Nonetheless, the administration has opposed any cooperation with the ICC since even before it came into formal existence. Indeed, in an unprecedented action, the administration formally revoked Washington's adherence to the underlying treaty, the 1998 Rome Statute, in May 2002, and launched a major campaign to press both the U.N. and other nations to sign bilateral immunity agreements (BIAs), promising never to transfer U.S. nationals in their custody to the ICC.
The administration has argued that the ICC threatens U.S. sovereignty and that, given Washington's military predominance and its unique responsibilities for maintaining international peace and security, its nationals are particularly vulnerable to politically-inspired prosecutions by the ICC.
Although it has denied any intent to harm the Court, the administration has cut off tens of millions of dollars in military and economic assistance to some three dozen developing countries that have ratified the Statute but refused to sign BIAs on the grounds that doing so would violate the letter and spirit of the Statute.
Washington also withdrew U.S. personnel from certain U.N. missions when the Security Council decided last year not to extend an exemption from the ICC for nationals of non-ratifying nations.
A total of 97 nations, including all members of the European Union, most of Latin America and the Caribbean, and many democratically elected states in Africa have ratified the treaty, and 139 nations have signed it.
"We will not support efforts by the international community to use the Security Council as a way of legitimising the ICC," said Bush's war crimes ambassador, Pierre Prosper, last month in anticipation of the debate over what to do if the Commission of Inquiry recommended that the massive violations of human rights of which it had gathered evidence in Sudan be referred to the Hague tribunal.
Washington has submitted a draft resolution to the Council that calls for the imposition of a travel ban and a freeze on the assets of government officials and militia leaders believed to be responsible for the violence in Darfur and for the perpetrators to be brought to justice by "internationally acceptable means."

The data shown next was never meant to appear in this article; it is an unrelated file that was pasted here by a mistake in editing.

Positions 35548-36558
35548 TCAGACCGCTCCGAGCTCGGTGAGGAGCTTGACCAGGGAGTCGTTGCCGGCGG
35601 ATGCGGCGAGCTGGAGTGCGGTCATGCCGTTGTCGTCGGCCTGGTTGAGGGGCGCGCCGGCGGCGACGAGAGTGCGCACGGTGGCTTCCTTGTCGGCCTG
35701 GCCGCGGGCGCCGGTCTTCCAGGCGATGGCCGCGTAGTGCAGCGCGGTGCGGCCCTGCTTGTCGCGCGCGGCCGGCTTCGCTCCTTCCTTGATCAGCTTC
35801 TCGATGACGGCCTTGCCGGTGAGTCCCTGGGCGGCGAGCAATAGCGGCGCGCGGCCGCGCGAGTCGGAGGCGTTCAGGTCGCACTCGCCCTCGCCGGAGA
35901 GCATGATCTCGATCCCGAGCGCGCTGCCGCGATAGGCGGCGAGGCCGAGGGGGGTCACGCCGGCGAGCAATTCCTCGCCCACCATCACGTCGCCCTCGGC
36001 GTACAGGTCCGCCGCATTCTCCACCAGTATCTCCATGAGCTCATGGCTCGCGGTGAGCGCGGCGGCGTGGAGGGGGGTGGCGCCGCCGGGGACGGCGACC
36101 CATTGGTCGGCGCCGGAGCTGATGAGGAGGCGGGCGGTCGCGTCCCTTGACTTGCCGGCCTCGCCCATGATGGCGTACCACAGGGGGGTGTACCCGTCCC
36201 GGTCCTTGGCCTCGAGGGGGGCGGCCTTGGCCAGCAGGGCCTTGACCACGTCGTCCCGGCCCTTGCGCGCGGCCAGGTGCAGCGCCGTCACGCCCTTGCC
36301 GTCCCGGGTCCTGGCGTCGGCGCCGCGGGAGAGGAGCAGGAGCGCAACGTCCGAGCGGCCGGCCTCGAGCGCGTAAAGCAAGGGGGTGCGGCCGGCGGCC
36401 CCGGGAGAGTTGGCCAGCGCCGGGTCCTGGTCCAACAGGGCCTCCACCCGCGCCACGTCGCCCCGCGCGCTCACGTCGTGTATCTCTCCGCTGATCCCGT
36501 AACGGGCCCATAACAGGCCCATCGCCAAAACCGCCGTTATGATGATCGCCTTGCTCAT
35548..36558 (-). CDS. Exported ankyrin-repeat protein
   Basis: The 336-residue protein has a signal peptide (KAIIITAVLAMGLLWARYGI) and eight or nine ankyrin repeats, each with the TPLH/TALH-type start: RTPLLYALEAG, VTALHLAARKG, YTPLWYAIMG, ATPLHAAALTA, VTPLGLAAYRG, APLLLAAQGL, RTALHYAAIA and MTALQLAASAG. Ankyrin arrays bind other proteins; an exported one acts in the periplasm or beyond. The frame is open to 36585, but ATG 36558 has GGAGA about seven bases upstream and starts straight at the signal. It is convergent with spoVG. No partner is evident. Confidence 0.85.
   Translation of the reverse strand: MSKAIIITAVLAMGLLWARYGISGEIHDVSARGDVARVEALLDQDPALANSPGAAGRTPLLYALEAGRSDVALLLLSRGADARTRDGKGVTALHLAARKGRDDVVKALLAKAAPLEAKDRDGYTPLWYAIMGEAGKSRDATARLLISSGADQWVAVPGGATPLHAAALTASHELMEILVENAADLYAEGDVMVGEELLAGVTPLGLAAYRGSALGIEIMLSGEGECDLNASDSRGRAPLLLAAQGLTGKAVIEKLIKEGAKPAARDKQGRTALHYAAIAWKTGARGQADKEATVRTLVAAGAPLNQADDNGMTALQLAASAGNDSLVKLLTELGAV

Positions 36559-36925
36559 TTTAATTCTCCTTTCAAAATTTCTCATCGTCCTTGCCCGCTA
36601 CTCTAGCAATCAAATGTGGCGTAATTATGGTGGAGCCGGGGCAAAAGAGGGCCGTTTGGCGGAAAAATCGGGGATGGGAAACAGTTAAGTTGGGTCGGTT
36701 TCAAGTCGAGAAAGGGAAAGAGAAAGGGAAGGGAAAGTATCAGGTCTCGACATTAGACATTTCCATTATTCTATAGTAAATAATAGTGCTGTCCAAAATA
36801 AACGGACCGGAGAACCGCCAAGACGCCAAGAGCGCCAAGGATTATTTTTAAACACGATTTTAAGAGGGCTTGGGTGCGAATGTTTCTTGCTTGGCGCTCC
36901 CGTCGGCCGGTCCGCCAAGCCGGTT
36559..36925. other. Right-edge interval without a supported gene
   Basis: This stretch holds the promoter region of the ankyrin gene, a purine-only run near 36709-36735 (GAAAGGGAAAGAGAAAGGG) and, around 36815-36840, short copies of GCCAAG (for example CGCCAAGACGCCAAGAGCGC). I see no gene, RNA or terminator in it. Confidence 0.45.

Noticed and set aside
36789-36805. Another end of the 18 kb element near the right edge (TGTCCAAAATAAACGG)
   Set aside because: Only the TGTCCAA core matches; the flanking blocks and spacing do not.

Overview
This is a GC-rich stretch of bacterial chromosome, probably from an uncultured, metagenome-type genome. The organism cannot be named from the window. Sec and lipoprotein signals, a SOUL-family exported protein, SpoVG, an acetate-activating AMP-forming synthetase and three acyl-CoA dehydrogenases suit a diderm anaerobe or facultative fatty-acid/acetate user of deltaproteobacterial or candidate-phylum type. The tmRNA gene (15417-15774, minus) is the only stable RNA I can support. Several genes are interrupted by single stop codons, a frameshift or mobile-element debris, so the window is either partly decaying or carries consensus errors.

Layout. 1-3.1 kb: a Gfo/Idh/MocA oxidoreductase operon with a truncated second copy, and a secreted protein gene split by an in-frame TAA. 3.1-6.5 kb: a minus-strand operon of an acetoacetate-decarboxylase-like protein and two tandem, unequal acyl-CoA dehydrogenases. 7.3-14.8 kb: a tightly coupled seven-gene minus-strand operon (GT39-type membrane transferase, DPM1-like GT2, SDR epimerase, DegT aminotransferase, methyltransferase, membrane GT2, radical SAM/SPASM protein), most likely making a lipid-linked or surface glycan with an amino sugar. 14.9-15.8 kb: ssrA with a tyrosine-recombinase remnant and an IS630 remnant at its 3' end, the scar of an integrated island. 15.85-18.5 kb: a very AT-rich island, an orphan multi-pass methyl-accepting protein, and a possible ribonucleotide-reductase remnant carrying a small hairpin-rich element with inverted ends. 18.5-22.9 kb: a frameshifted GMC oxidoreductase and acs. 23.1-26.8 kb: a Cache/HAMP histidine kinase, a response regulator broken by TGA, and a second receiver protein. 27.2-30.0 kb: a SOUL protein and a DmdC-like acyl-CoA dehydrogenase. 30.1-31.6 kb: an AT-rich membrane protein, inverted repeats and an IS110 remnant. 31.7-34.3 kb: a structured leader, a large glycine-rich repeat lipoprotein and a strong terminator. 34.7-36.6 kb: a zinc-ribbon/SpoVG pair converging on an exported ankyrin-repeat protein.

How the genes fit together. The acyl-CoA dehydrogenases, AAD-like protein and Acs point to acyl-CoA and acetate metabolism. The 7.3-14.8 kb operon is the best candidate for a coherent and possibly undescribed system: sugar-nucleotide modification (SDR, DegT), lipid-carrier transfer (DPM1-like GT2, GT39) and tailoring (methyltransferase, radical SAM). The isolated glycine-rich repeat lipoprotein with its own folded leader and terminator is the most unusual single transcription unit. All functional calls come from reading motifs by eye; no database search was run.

But this wording has drawn scorn from rights activists, particularly in light of Washington's recognition of the gravity of the abuses being committed.
"To ignore the ICC in this case would mean that the USA believes that the fight against impunity is a secondary consideration to its own interests," according to Amnesty's Olaniyan. "The Sudanese people's right to justice, truth and full reparations should not be overridden by the political interests of any state."
In her presentation to the Council Wednesday, Arbour said that permitting the judicial authorities in Sudan to take up the case, as Khartoum has urged since the Commission submitted its report, was a non-starter.
"In my view, any new initiative proposed by the government of Sudan today to address these crimes could not be supported in light of the commission's conclusions," she said.
"Despite the magnitude of the crisis, the government informed the commission of very few cases of individuals who had been prosecuted or even disciplined in the context of the situation in Darfur."
However, on Wednesday, Javier Solana, the European Union's foreign policy representative, expressed pessimism that U.S. opposition could be overcome.
"I don't think we're going to make any progress," Solana said in an interview with Reuters. "The sentiments are very profound in the United States that fellow citizens cannot be judged in a court that is not American."
"Maybe it is better not to keep on trying but to try to establish a modus vivendi, knowing that this is not going to be a possibility for the United States, for any president of the United States to change the position."